When I think of spring the first thing that comes to my mind is the season's tender fresh vegetables. Whether they're from your home garden or the farmers' market, springtime carrots, radishes, onions, peas, asparagus -- the list just goes on and on -- taste incredibly sweet and delicious at this time of year, especially after the cold months of winter.

These new seasonal vegetables are at their best when you prepare and eat them in the simplest of ways. Some, such as carrots and radishes, are wonderful just rinsed off and eaten raw right out of your hand, or sliced up and tossed with salads. Others benefit from just the quickest cooking, so they still have an edge of crispness to them and their bright colors and flavors are only enhanced by their brief exposure to heat.

Cooked in this way, spring vegetables really shine when they have a showcase, similar to the way colors come together on a canvas to become a beautiful painting. That's why I like to serve them tossed with pasta, as I do in my recipe for Bow Ties with Spring Vegetables and Roasted Garlic.

Not only does this dish taste delicious, but it also looks incredibly beautiful, with all the different shapes and color of the vegetables standing out against the creamy white pasta shapes. I like to use bow ties (also sometimes called farfalle, the Italian word for butterflies) because they're so attractive and so easy to toss together and eat along with the pieces of vegetable. But you could also substitute other favorite bite-sized shapes such as penne (pen-shaped tubes), fusilli (squiggly fuse shapes), or ruote (wheel shapes). (I should also add that my two young sons think small shapes like these are fun to eat, so using these pastas could increase the chance that children will eat some of the vegetables, too!)

Another part of this dish that helps to highlight the vegetables is the roasted garlic, for which I also include a recipe here. Cooking garlic in the oven until its pulp is soft and golden brown caramelizes its natural sugars, transforming its flavor from sharp, strong, and pungent to surprisingly sweet and mellow, a perfect complement to springtime produce. It's easy to do, and the garlic keep for several days refrigerated in a tightly covered container, ready to season meat, poultry, or seafood; to spread on toasted slices of a good country loaf for incredible garlic bread; or to add to another batch of pasta with vegetables.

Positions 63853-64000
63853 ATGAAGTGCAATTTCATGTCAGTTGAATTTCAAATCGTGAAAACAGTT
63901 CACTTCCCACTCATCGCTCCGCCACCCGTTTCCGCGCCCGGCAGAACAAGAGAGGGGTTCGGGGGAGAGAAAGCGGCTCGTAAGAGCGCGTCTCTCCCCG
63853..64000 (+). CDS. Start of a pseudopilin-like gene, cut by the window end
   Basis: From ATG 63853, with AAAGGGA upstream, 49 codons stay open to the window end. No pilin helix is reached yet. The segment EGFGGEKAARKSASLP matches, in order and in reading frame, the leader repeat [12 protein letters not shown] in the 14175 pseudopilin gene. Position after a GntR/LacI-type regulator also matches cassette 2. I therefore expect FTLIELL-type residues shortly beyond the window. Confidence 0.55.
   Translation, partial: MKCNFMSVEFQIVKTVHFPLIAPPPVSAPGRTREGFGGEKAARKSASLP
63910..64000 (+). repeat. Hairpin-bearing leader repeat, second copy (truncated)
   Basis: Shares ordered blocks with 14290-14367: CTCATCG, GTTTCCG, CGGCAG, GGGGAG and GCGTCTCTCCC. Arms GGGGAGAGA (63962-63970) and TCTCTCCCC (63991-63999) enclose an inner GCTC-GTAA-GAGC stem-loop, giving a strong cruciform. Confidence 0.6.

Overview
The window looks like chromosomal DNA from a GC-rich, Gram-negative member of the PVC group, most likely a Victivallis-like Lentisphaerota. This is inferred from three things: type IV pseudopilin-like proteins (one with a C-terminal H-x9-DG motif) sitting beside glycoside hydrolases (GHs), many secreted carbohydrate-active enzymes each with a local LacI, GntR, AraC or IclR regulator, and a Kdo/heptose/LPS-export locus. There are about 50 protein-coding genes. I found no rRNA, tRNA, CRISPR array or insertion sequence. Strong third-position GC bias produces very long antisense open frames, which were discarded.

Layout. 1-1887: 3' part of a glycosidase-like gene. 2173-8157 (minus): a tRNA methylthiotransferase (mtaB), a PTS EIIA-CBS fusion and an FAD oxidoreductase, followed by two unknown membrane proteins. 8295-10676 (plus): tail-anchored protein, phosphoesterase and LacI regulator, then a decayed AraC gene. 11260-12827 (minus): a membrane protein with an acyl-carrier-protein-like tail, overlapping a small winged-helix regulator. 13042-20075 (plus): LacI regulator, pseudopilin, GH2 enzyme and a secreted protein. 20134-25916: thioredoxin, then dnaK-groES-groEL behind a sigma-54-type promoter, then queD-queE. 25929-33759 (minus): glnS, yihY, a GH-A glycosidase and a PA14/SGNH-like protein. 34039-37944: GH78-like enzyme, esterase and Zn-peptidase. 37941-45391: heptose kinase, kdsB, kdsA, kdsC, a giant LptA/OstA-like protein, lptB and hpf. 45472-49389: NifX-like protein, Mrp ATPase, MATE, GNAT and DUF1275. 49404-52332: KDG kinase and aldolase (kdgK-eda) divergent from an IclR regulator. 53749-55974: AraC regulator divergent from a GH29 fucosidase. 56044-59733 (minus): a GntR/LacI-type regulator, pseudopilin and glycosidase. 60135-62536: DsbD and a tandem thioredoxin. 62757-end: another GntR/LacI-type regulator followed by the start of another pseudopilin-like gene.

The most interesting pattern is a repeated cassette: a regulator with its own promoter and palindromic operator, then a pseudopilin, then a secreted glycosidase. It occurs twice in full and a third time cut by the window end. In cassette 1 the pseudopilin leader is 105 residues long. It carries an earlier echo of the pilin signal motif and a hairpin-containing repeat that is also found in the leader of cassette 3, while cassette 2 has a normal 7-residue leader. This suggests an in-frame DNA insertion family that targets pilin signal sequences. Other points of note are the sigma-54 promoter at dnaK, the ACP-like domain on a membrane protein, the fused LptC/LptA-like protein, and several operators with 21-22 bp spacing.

I guarantee you'll want to make this dish again and again. After all, now that spring is almost here, farmers' markets will be offering wonderful new surprises almost every day.

Bow Ties with Spring Vegetables & Roasted Garlic

Serves 4

2 tablespoons flavored oil from oil-packed sun-dried tomatoes

1 tablespoon Roasted Garlic (recipe follows)

4 tablespoons unsalted butter, cut into small pieces

2 tablespoons chopped sun-dried tomatoes

2 cups organic chicken broth

2 teaspoons each chopped fresh oregano and thyme leaves

4 tablespoons chopped fresh Italian (flat-leaf) parsley

1/2 teaspoon salt

Freshly ground white pepper

2 ounces organic green beans, trimmed

1 medium organic carrot, trimmed and thinly sliced

12 pencil-thin spears asparagus, trimmed and cut into 2-inch slices

1 cup broccoli florets

1/2 cup shelled fresh peas

12 ounces dried bow-tie pasta

1/2 cup freshly grated Parmesan cheese

Bring a large stockpot of water to a boil and a medium saucepan of lightly salted water to a boil.

Meanwhile, in a large skillet or saute pan, heat the flavored oil over medium heat. Add the roasted garlic, butter, tomatoes, and broth. Season with the oregano, thyme, 2 tablespoons of parsley, and salt and pepper. Simmer until the liquid reduces and thickens slightly.

Meanwhile, in separate batches, boil each of the vegetables for 1 minute in the saucepan of salted water. As each vegetable is done, remove it with a wire skimmer, rinse under cold running water until cool, drain well, and transfer to a bowl to set aside.

When the sauce has reduced, add all the vegetables to it and stir well to heat them through. Keep the sauce warm.

Add salt to the stockpot and stir in the bow-tie pasta. Cook until al dente, tender but still slightly chewy, following the manufacturer's suggested cooking time.

Drain the pasta and stir it, still slightly dripping, into the sauce until coated well. Remove the skillet from the heat and sprinkle and stir in the Parmesan.

To serve, divide the pasta and vegetables among 4 large warmed plates or pasta bowls. Sprinkle each serving with some of the remaining parsley and serve immediately.


Makes about 1/2 cup

4 whole heads garlic

1/3 cup extra-virgin olive oil

Preheat the oven to 375 degrees F.

Arrange the garlic heads in a small roasting pan and drizzle with the olive oil, turning them to coat them well.

Put the pan in the oven and roast until the garlic is very tender when gently squeezed with a hand protected with an oven glove, 45 minutes to 1 hour. Remove the pan from the oven and leave at room temperature until cool enough to handle.

When the garlic is cool, cut the heads crosswise in half with a serrated knife. Remove the softened garlic pulp, either by squeezing each half or by scooping out the garlic with a tiny teaspoon or knife.

Transfer the garlic to a container, cover, and refrigerate to use as needed.


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